• Wholesaler: Wholesalers generally buy a large quantity of products directly from distributors. High-volume purchase orders typically improve a wholesaler’s buying power. Many distributors provide discounts for a certain number of items purchased or the total amount spent on merchandise. The goods are frequently destined for retailers.

  • Retailer: Retailers consist of small and large for-profit businesses that sell products directly to consumers. To realize a profit, retailers search for products that coincide with their business objectives and find suppliers with the most competitive pricing. Generally, a retailer can buy small quantities of an item from a distributor or a wholesaler.

Key Terms in this Chapter

Planners: Often referred as Retail Planners or Merchandisers in the market. People who work on planning the merchandise across the stores, involved in procuring and pricing activities.

Shelf Life: Shelf life is the length of time that a commodity may be stored without becoming unfit for use, consumption, or sale. In fashion, it is referred as the time for particular style to sell from the stores.

Omni-Channel: Omni-Channel is a multichannel approach to sales that seeks to provide the customer with a seamless shopping experience whether the customer is shopping online from a desktop or mobile device, by telephone or in a bricks and mortar store.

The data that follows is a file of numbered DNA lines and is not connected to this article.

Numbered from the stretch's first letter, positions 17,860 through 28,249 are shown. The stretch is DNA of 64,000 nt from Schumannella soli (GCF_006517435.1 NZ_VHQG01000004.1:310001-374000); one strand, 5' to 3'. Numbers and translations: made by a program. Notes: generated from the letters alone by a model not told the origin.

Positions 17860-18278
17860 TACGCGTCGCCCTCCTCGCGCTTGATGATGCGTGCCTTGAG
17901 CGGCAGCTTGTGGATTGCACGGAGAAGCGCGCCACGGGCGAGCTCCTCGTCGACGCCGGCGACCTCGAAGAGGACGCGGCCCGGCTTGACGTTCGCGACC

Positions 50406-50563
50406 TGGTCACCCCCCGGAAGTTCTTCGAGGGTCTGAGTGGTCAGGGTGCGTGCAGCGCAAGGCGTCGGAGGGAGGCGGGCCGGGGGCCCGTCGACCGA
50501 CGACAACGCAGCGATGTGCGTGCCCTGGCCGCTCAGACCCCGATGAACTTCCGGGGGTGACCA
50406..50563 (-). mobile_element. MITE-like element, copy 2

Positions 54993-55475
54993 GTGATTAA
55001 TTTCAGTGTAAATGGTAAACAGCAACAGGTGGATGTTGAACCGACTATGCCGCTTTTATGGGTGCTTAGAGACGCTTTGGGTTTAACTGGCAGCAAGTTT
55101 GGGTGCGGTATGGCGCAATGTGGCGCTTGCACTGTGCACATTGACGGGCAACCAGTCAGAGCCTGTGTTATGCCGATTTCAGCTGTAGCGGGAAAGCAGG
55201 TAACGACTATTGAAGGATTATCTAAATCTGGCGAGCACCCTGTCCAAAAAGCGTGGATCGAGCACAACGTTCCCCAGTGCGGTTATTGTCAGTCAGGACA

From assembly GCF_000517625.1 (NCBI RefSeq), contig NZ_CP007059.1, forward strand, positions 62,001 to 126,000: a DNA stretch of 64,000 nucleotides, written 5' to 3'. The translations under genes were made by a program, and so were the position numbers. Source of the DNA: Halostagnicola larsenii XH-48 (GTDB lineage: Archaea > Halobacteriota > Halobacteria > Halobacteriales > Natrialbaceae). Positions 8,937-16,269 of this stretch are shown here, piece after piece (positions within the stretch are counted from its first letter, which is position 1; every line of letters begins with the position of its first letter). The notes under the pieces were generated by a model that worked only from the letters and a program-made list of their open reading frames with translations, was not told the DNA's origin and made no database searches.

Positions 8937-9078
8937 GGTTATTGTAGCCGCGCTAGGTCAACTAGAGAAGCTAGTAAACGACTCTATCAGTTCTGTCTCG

Procurement: The act of obtaining or buying goods and services. The process includes preparation and processing of a demand as well as the end receipt and approval of payment.

Under Stock: Under stocking is to have a lesser stock of something needed. Usually for an Indian fashion retailer, if the store is not carrying inventory which can cater to 3 to 4 months of demand is referred under stocking. This is very critical in fashion retail, as under stocking is a direct sales loss.

Merchandise: Merchandise is nothing but the inventory of finished goods. Merchandise is often referred as stocks in this paper.

Over Stock: Over stocking is to have a bigger stock of something than is needed. Usually for an Indian fashion retailer, if the store is carrying inventory which can cater to more than 3 to 4 months of demand is referred over stocking.

Sales per Square Foot: Sales per square foot is simply the average revenue a retail business creates for every square foot of sales space. This is a popular sales metric used in the retail industry.

In-House Production: Conducting an activity or operation within a company, instead of relying on outsourcing.

Point of Sale (POS): A point-of-sale (POS) terminal is a computerized replacement for a cash register. The POS system can include the ability to record and track customer orders, process credit and debit cards, connect to other systems in a network, and manage inventory.